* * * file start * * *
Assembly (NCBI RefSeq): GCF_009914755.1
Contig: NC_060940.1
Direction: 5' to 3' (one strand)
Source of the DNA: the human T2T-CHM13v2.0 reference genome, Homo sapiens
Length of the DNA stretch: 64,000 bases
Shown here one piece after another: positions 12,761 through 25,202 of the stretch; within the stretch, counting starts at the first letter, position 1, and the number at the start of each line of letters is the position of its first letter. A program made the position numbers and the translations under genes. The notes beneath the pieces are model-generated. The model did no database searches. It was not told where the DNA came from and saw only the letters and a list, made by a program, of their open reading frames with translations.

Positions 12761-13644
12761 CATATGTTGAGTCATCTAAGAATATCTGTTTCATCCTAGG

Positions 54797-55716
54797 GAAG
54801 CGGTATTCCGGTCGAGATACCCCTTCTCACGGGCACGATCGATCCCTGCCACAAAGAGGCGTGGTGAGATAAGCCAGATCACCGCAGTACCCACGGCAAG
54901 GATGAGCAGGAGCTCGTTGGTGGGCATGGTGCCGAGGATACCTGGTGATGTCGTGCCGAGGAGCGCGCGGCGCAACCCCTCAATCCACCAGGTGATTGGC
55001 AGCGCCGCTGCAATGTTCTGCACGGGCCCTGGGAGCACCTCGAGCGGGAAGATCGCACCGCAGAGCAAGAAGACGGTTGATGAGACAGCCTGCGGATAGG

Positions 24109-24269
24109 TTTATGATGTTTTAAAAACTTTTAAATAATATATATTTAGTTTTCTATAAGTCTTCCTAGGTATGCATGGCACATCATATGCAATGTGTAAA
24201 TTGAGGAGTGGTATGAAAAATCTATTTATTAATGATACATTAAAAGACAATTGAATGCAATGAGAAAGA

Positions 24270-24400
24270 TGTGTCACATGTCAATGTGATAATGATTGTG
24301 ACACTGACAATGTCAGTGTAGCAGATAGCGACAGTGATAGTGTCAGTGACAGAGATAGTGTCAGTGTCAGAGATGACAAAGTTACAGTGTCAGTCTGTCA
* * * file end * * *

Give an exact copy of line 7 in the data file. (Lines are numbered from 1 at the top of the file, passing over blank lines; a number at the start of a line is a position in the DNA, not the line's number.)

Positions 12761-13644